Founded: 12th century | Location: Källby, Sweden

Suntak Church

Suntak is the only parish in Tidaholm that has two churches in use. The old church in Suntak is of rare character with its Romance architecture from the late 12th century. Inside the church there are remains of the wall paintings made during the Middle Ages of lime. One of the oldest piece of furniture in Sweden was found in the old church in Suntak, a bishops-bench from late Middle Ages. The piece of furniture with it i ...
Founded: 12th century | Location: Tidaholm, Sweden

Rogslösa Church

The tower of Rogslösa Church was built in the 1100s and the existing nave in 1200s. The ornamentation around the church door was carved at this time, and depicts a number of religious and Biblical themes. It is renowned as a particularly fine example of work from the period. The inventory includes a German triptych from the 15th century and a late medieval processional crucifix.
Founded: 12th century | Location: Borghamn, Sweden

Featured Historic Landmarks, Sites & Buildings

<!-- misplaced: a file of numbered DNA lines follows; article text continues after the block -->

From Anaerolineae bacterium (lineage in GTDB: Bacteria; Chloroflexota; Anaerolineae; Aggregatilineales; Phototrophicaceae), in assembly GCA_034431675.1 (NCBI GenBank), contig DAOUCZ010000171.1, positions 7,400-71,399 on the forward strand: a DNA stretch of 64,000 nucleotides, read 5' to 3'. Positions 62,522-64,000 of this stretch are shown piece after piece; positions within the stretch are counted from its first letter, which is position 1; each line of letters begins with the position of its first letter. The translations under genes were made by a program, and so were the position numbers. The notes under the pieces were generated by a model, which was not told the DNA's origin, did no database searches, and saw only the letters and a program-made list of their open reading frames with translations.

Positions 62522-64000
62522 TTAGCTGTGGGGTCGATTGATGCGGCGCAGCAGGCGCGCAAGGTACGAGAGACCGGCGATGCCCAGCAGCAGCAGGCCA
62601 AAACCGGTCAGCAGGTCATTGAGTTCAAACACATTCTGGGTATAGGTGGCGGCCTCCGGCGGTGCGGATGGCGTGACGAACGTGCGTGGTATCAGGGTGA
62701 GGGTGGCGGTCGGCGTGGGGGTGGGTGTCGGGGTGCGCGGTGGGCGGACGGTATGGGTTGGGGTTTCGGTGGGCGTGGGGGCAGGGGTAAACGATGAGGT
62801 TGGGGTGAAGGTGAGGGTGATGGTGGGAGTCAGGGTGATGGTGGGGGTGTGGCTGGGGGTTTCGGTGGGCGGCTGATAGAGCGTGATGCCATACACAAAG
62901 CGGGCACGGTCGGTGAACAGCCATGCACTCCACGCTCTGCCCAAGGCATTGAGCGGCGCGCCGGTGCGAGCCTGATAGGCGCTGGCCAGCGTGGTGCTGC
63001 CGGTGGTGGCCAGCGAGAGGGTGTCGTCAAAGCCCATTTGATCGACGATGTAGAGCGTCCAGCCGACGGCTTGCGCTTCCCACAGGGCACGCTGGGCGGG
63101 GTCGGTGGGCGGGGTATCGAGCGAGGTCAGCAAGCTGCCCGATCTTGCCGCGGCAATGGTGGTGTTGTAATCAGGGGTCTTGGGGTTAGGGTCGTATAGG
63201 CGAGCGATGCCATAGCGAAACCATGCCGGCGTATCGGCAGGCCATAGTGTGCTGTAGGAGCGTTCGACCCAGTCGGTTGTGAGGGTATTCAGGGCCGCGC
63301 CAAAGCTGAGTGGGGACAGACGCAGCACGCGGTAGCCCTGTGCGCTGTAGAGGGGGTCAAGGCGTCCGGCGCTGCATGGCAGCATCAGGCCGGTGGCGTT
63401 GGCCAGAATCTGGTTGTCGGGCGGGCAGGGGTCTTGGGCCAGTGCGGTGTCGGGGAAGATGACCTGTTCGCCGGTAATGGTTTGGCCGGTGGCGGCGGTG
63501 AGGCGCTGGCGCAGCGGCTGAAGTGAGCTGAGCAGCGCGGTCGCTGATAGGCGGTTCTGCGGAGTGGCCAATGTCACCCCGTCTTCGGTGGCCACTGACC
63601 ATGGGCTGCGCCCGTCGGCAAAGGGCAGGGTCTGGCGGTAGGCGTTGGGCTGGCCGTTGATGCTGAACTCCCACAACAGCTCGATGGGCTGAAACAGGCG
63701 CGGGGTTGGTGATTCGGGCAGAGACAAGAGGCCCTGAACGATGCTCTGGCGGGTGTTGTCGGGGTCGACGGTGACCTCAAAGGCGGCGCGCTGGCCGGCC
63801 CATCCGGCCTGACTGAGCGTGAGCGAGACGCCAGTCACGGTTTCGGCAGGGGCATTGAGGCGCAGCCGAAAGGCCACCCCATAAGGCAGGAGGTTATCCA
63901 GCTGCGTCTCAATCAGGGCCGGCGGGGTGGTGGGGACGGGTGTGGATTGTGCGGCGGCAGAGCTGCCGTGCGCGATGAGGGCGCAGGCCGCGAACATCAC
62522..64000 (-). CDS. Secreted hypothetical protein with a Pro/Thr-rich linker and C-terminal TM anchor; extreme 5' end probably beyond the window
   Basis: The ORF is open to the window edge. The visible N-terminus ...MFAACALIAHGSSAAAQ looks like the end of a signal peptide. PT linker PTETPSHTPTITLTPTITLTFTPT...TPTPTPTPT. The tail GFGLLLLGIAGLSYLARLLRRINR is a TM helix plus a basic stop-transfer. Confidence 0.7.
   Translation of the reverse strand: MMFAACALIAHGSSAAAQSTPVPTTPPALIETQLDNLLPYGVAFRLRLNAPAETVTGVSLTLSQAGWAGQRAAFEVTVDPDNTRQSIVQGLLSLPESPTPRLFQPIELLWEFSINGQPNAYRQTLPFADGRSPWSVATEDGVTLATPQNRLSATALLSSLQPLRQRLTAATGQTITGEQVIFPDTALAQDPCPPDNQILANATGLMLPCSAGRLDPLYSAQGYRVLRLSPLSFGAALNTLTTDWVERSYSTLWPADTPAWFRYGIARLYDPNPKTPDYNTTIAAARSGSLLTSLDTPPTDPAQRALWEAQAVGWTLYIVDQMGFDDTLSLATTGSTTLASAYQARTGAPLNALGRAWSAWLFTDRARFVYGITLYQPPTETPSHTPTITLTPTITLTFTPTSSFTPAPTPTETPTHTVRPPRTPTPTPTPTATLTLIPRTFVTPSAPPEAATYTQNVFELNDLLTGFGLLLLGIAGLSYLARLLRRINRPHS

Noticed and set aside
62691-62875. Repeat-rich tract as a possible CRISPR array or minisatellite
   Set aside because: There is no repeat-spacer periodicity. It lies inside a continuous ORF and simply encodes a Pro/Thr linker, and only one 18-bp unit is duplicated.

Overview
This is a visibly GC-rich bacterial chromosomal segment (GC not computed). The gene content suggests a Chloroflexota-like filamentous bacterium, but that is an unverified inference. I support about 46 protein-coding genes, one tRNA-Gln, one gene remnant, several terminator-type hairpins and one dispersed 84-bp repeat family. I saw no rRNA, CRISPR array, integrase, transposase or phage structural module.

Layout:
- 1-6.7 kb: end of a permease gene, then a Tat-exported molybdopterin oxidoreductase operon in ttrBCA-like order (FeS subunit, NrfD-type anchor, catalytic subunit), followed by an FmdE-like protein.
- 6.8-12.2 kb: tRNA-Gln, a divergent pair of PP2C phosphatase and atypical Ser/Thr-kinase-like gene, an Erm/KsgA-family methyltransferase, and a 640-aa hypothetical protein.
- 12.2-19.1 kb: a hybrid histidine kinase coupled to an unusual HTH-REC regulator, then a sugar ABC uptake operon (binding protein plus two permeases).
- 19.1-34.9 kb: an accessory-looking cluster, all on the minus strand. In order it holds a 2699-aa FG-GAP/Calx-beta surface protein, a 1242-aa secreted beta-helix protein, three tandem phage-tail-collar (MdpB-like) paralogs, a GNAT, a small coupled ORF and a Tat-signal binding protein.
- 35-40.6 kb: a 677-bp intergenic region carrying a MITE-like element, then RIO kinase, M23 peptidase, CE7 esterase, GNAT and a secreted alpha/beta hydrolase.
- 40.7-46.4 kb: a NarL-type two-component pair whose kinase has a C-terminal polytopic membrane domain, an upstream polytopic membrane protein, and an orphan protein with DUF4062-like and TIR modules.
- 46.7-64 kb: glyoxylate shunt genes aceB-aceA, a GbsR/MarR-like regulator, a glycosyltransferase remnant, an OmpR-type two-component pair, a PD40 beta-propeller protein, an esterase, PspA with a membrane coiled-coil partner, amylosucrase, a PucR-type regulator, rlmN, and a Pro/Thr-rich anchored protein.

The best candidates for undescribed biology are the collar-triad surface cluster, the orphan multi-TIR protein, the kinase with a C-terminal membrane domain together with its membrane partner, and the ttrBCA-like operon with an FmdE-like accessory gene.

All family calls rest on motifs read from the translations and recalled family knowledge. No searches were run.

Historic Site of the week

Porta Nigra

The Porta Nigra (Latin for black gate) is the largest Roman city gate north of the Alps. It is designated as part of the Roman Monuments, Cathedral of St. Peter and Church of Our Lady in Trier UNESCO World Heritage Site. The name Porta Nigra originated in the Middle Ages due to the darkened colour of its stone; the original Roman name has not been preserved. Locals commonly refer to the Porta Nigra simply as Porta.

The Porta Nigra was built in grey sandstone between 186 and 200 AD. The original gate consisted of two four-storied towers, projecting as near semicircles on the outer side. A narrow courtyard separated the two gate openings on either side. For unknown reasons, however, the construction of the gate remained unfinished. For example, the stones at the northern (outer) side of the gate were never abraded, and the protruding stones would have made it impossible to install movable gates. Nonetheless, the gate was used for several centuries until the end of the Roman era in Trier.

In Roman times, the Porta Nigra was part of a system of four city gates, one of which stood at each side of the roughly rectangular Roman city. The Porta Nigra guarded the northern entry to the Roman city, while the Porta Alba (White Gate) was built in the east, the Porta Media (Middle Gate) in the south, and the Porta Inclyta (Famous Gate) in the west, next to the Roman bridge across the Moselle. The gates stood at the ends of the two main streets of the Roman Trier, one of which led north-south and the other east-west. Of these gates, only the Porta Nigra still exists today.